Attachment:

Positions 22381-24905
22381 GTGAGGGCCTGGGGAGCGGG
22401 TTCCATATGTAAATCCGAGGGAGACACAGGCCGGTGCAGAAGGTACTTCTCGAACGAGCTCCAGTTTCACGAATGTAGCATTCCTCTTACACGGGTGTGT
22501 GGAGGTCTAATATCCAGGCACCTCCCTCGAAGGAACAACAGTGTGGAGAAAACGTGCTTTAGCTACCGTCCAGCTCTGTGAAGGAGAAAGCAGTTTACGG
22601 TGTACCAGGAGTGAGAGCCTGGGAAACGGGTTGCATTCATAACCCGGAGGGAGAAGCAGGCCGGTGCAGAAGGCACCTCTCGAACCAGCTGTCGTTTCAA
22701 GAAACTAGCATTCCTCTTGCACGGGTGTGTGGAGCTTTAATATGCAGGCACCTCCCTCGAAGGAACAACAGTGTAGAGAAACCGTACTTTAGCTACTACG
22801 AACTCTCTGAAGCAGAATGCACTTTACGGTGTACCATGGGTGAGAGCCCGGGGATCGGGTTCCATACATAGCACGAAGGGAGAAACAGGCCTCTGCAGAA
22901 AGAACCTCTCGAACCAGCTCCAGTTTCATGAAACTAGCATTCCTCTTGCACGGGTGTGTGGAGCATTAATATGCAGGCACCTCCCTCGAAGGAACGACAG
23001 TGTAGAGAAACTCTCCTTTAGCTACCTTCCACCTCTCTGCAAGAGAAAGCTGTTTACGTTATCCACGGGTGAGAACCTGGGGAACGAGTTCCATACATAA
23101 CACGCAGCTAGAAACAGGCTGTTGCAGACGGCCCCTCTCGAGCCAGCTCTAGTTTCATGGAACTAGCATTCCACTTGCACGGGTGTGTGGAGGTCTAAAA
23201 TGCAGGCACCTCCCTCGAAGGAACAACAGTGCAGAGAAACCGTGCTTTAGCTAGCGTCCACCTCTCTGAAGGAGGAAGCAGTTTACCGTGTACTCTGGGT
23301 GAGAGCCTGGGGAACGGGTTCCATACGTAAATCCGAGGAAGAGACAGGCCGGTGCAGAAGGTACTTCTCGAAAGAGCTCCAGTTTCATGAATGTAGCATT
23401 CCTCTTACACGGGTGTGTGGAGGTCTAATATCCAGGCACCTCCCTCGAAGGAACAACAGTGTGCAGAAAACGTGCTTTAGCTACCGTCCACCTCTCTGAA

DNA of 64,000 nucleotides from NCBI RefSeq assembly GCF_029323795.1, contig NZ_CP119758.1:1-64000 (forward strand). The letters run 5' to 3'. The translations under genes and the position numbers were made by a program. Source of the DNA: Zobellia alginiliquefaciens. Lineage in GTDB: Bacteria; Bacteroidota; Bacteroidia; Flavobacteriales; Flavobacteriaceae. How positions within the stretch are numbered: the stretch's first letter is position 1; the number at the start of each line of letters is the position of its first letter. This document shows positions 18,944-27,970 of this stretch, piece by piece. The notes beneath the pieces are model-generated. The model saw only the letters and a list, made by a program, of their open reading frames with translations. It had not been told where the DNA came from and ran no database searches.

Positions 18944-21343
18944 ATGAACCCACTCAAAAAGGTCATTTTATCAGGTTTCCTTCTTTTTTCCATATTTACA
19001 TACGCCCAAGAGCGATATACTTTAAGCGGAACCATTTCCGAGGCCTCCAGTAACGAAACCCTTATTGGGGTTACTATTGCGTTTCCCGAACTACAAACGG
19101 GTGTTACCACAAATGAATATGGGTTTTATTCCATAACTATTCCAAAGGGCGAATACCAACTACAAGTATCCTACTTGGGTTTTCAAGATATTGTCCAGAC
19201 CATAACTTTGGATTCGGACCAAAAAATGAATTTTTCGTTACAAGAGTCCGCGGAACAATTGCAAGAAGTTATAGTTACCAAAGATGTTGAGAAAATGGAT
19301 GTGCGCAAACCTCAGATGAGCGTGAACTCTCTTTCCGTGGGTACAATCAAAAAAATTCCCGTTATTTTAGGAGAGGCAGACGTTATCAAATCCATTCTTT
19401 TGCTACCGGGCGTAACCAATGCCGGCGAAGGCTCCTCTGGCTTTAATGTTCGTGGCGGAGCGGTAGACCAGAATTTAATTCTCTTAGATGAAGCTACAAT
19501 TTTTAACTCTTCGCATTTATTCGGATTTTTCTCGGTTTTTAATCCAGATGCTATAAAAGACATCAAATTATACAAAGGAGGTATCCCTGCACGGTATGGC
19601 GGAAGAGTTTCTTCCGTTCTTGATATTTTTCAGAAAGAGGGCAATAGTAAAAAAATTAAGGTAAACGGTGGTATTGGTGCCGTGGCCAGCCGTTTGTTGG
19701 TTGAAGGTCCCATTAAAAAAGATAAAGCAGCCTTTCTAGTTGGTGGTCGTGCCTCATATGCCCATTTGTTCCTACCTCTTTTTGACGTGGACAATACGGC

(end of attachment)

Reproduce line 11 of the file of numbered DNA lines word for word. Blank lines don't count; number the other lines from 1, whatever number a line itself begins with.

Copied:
23201 TGCAGGCACCTCCCTCGAAGGAACAACAGTGCAGAGAAACCGTGCTTTAGCTAGCGTCCACCTCTCTGAAGGAGGAAGCAGTTTACCGTGTACTCTGGGT